For Neshek and their other trade candidates, the Phillies are seeking young prospects who won't yet complicate their 40-man roster situation. The Phils already have a crowded 40-man roster picture and will have to add J.P. Crawford and Rhys Hoskins to it this winter to prevent them from being selected by another team in the Rule 5 draft.

A quick refresher course on the 40-man roster and Rule 5 draft eligibility:

• If a player is 18 or younger when signed, he must be added to the 40-man roster within five years to avoid the Rule 5 draft. (Crawford was 18 years old when he was drafted in 2013, so this is the fifth and final year for him.)

• If a player is 19 or older when signed, he must be added to the 40-man roster within four years to avoid the Rule 5 draft. (Hoskins was 21 when he was drafted in 2014, so this is the fourth and final year for him.)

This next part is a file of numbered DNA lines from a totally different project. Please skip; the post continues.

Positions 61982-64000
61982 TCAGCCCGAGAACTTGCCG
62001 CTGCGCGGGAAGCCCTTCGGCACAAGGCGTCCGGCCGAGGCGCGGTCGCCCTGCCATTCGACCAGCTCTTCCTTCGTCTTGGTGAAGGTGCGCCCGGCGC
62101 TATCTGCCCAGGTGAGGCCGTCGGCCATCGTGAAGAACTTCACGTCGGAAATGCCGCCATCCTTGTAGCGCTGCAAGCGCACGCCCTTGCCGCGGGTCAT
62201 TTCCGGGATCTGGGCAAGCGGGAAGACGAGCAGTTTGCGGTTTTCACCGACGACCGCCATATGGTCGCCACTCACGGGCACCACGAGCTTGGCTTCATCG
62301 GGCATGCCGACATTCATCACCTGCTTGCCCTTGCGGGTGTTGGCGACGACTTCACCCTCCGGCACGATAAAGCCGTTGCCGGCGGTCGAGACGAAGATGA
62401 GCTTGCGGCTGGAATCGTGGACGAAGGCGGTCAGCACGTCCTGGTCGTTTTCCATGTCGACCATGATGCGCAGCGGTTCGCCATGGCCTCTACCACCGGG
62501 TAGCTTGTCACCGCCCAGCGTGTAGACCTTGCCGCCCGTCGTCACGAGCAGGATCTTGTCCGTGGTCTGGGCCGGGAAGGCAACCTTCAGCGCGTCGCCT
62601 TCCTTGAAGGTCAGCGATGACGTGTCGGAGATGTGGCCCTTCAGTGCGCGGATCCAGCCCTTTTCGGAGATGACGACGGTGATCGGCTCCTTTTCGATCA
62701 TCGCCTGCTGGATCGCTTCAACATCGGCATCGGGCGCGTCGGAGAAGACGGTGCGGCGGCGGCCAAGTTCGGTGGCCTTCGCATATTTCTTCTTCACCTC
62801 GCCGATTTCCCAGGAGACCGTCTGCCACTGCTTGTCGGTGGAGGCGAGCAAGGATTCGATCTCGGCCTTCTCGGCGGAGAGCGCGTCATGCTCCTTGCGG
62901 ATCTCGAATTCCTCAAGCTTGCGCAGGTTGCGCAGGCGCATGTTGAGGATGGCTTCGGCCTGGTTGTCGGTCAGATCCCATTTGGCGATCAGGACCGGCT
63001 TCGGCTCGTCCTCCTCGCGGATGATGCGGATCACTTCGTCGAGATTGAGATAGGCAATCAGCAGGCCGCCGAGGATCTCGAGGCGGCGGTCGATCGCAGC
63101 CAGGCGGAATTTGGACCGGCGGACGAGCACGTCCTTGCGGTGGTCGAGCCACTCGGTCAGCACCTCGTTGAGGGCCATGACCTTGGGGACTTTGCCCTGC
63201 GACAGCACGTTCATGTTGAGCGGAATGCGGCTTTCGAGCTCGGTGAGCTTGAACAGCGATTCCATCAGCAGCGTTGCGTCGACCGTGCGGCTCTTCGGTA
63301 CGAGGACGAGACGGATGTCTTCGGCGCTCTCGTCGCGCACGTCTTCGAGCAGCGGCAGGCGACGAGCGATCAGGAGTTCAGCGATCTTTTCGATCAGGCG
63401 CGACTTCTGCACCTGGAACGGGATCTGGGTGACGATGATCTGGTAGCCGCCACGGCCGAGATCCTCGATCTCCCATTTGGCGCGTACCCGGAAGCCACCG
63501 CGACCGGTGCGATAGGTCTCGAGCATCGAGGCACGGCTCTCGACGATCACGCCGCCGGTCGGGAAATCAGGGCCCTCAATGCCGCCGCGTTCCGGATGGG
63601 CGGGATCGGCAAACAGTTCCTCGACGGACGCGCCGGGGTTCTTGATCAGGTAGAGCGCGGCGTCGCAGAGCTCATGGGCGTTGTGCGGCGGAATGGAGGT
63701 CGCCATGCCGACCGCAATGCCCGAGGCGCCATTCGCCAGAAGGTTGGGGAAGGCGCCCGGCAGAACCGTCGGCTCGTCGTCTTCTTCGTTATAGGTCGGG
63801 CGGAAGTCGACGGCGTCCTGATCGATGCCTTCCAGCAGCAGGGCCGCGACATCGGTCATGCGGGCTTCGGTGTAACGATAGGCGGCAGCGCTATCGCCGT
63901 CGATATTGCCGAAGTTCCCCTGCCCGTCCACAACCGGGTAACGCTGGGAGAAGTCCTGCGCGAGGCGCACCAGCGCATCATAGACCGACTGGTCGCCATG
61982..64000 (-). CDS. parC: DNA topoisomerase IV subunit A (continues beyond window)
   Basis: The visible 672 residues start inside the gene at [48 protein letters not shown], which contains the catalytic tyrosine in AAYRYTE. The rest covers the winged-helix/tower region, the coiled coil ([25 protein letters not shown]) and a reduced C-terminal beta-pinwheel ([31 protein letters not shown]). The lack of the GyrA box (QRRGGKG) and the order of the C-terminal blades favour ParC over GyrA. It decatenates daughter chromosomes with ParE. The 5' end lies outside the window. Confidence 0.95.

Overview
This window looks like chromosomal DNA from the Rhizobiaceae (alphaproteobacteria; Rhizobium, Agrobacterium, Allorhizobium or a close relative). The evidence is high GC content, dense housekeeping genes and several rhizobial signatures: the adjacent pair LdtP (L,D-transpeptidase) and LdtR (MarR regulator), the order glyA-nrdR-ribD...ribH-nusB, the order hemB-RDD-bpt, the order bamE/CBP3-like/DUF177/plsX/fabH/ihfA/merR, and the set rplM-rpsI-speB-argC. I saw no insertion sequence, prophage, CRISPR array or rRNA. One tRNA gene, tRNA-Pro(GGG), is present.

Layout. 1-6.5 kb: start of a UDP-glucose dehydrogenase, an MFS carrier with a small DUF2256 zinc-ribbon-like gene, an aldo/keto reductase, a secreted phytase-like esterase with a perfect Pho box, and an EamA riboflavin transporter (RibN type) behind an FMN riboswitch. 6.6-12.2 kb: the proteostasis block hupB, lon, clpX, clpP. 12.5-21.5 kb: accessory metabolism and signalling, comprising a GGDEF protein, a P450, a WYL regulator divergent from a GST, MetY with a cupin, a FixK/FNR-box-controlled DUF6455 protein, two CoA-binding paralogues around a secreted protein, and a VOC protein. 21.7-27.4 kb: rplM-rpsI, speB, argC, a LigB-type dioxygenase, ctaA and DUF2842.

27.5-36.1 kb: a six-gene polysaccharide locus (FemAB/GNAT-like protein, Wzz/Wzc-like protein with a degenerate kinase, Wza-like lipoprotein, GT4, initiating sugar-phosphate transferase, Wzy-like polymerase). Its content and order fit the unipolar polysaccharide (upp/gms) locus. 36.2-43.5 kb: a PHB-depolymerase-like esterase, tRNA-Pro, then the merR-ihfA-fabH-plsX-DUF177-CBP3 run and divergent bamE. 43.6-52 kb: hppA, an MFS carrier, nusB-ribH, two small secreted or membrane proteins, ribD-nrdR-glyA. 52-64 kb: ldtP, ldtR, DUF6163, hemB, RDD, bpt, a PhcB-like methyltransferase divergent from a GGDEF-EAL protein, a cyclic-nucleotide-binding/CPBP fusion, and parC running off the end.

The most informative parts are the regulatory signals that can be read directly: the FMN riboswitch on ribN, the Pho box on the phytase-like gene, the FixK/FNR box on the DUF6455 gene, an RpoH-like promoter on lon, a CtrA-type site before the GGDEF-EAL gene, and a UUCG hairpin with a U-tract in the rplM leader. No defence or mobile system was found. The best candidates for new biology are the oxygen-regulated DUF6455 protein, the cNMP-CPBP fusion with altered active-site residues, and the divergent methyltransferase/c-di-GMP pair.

If the Phillies want to take a look at reliever Jesen Therrien soon, they'll have to add him to the 40-man roster. If they want to check out starting pitcher Tom Eshelman next season, that's another addition. Same goes for outfielder Andrew Pullin. Plus, any free agents or veteran players they acquire via trade this offseason would have to be added to the 40. 

So it was the Phillies' intent to not add even more names to a growing list. Had they added a player closer to the majors in the Neshek trade, it could have cost them another prospect they like. This cluttered picture is why someone like Mark Appel is a non-tender candidate after the season (i.e. he could be cut). 

For Neshek, the Phillies acquired three players all in Single A. Two of them are 20 years old and the other is 23.

Alejandro Requena
The 20-year-old right-hander was 17 when he signed with the Rockies in between the 2013 and 2014 seasons. He does not need to be protected from the Rule 5 draft until after the 2018 season.